13 Dead in Pilgrimage Bombing, 40 wounded
Maliki Reconsiders US Troops' Immunity
Iraqi Prime Minister Nuri al-Maliki pledged Wednesday to reconsider current Iraqi policy, of allowing US GIS to enjoy a form of extraterritoriality and to be tried by the US for crimes commited while in uniform in Iraq. His remarks were sparked by public outcry in Iraq over the rape-murder of a 15-year-old girl and the killing of her family by a US soldier. The issue could become a major irritant in the relations of the Americans to Iraqis.
Early Thursday morning, guerrillas hit busloads of Iranian pilgrims to the Shiite shrines in Kufa and Najaf. Reuters reports that:
' A suicide car bomber blasted two coach-loads of Iranian pilgrims outside a Shiite Muslim shrine in Iraq at dawn on Thursday, killing  people and wounding 40, police and hospital sources said. The bomber drove his car between the two coaches as they arrived at the Maithem al-Tamar shrine in Kufa, a religious center on the outskirts of the main Shiite holy city of Najaf, 160 km (100 miles) south of Baghdad, police said. '
Later reports up the tally to 12 dead, while Aljazeera is giving 13 dead, 5 of them Iranian pilgrims.
The Shiite community of Iraq will be very upset about this attack, both on religious and secular grounds. Religiously, Iranian Shiites are their coreligionists and the act of pilgrimage is highly valued. But in addition, anything that harms the flow of pilgrims from Iran to Najaf hurts the Iraqi Shiites there financially.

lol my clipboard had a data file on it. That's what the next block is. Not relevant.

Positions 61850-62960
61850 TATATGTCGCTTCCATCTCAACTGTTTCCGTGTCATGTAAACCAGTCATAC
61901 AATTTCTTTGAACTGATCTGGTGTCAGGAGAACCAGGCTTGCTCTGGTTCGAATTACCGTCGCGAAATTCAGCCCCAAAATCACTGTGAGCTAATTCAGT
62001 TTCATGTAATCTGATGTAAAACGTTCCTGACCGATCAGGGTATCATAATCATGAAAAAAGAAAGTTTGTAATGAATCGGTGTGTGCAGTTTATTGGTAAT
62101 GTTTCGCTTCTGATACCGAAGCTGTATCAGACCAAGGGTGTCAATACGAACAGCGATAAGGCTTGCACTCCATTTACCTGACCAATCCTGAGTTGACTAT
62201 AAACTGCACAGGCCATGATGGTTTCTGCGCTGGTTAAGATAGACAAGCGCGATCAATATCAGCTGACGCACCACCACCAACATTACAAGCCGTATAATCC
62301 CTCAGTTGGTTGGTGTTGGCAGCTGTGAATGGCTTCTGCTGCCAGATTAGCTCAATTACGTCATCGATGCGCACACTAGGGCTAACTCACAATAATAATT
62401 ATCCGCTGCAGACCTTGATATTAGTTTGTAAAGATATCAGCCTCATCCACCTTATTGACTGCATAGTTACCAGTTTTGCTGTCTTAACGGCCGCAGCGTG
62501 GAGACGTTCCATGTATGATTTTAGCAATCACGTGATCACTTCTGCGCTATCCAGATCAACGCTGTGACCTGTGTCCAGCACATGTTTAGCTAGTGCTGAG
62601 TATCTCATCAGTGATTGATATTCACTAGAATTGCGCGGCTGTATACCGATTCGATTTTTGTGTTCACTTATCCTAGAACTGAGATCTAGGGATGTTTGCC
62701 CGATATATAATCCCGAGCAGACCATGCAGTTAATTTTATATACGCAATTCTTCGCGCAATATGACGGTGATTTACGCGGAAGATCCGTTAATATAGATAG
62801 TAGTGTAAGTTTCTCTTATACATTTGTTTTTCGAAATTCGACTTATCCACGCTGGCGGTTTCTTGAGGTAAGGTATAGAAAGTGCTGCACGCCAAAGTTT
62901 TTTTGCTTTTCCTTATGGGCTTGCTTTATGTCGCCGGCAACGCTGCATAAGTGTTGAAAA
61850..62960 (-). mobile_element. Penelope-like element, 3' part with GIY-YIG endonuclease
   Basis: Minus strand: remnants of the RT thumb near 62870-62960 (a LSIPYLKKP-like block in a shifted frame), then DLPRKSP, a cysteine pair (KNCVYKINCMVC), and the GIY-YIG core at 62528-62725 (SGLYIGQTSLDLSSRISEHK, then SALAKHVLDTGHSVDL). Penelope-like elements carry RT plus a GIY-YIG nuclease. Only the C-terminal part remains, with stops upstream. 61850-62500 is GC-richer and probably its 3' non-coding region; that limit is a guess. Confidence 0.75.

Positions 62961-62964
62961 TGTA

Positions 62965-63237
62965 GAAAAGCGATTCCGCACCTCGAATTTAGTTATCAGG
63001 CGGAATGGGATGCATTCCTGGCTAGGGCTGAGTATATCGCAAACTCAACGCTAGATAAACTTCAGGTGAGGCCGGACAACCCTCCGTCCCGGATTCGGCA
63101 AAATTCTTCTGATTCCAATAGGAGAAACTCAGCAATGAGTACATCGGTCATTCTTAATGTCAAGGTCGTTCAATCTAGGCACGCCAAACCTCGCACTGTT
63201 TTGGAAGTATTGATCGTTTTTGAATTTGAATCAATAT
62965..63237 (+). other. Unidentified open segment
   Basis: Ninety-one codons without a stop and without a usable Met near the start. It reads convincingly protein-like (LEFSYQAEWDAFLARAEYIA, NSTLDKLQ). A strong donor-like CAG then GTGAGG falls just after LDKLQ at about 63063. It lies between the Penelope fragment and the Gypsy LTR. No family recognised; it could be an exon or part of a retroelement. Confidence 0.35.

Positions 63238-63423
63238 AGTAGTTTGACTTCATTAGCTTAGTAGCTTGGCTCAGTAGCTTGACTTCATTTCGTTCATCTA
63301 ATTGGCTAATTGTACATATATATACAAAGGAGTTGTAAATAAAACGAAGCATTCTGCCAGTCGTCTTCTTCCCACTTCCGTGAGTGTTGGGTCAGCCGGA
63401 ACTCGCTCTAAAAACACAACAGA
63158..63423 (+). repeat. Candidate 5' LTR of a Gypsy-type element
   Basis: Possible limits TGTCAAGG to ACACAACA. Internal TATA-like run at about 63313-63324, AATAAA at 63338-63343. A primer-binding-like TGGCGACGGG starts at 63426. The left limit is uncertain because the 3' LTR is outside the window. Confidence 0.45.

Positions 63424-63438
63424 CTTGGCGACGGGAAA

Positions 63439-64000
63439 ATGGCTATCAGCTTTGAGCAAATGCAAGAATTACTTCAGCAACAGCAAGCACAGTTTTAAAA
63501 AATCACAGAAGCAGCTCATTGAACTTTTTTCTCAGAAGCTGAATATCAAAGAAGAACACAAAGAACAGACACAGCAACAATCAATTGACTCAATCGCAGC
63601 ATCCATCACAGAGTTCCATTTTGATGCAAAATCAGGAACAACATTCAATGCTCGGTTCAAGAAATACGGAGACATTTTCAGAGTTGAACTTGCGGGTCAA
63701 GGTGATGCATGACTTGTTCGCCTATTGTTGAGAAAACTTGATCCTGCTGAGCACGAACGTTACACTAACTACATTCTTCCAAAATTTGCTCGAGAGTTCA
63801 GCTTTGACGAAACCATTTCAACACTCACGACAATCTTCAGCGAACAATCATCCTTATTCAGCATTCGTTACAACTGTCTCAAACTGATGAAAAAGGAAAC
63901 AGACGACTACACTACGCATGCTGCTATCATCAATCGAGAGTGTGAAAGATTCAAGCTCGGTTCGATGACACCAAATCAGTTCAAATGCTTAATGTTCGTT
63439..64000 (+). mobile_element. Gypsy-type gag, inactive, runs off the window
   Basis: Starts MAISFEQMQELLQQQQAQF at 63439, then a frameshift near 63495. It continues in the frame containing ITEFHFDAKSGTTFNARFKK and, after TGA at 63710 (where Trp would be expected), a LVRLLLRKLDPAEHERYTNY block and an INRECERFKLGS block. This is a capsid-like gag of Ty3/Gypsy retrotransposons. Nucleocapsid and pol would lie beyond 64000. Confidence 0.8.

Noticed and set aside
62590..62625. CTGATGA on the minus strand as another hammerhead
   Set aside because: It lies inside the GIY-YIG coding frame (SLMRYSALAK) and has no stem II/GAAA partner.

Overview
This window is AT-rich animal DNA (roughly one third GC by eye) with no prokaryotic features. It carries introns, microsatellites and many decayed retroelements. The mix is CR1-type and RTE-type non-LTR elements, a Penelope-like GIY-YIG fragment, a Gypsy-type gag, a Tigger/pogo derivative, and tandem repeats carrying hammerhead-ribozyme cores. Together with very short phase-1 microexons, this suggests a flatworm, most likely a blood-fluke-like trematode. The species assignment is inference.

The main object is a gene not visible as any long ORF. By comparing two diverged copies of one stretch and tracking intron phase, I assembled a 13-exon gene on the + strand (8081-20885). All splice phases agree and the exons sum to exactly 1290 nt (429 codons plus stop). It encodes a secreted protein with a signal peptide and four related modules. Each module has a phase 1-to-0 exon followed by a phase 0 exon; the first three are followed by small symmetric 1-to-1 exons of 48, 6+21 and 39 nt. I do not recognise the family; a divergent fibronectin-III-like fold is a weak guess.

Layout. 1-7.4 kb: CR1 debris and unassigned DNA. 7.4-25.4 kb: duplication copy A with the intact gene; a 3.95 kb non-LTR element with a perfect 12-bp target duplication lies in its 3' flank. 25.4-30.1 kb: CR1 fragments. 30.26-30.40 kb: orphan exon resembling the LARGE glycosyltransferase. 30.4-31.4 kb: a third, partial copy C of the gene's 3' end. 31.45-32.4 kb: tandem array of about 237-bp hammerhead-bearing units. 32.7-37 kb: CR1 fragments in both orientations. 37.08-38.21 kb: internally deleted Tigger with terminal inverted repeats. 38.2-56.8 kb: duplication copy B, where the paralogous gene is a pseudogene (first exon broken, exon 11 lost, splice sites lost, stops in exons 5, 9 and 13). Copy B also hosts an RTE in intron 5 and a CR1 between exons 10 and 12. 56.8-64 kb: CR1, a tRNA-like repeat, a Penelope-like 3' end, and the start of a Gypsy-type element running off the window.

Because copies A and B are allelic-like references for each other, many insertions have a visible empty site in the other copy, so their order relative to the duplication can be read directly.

The Najafis are seeking a multi-million dollar airport to fly in the pilgrims.
On Wednesday, bombings and shootings had left at least 18 dead.
Guerrillas set off a big car bomb in the Washash District of Baghdad near a mosque, killing 6 and wounding 18. Guerrillas staged two other major bombings in the capital.
Guerrillas also set off bombs in Mosul and Kirkuk, clearly seeking to inflict damage on the nascent Iraqi security forces.
The kidnappers of MP Tayseer al-Mashhadani have made specific demands, including a timetable for US withdrawal, the release of Iraqis detained by the US, and an end to US military raids on Husayniyahs or edifices used by Shiites to commemorate the martyrdom of their Imams.
If this claim of responsibility is accurate, the kidnappers sound like splinter or militant Mahdi Army guerrillas.
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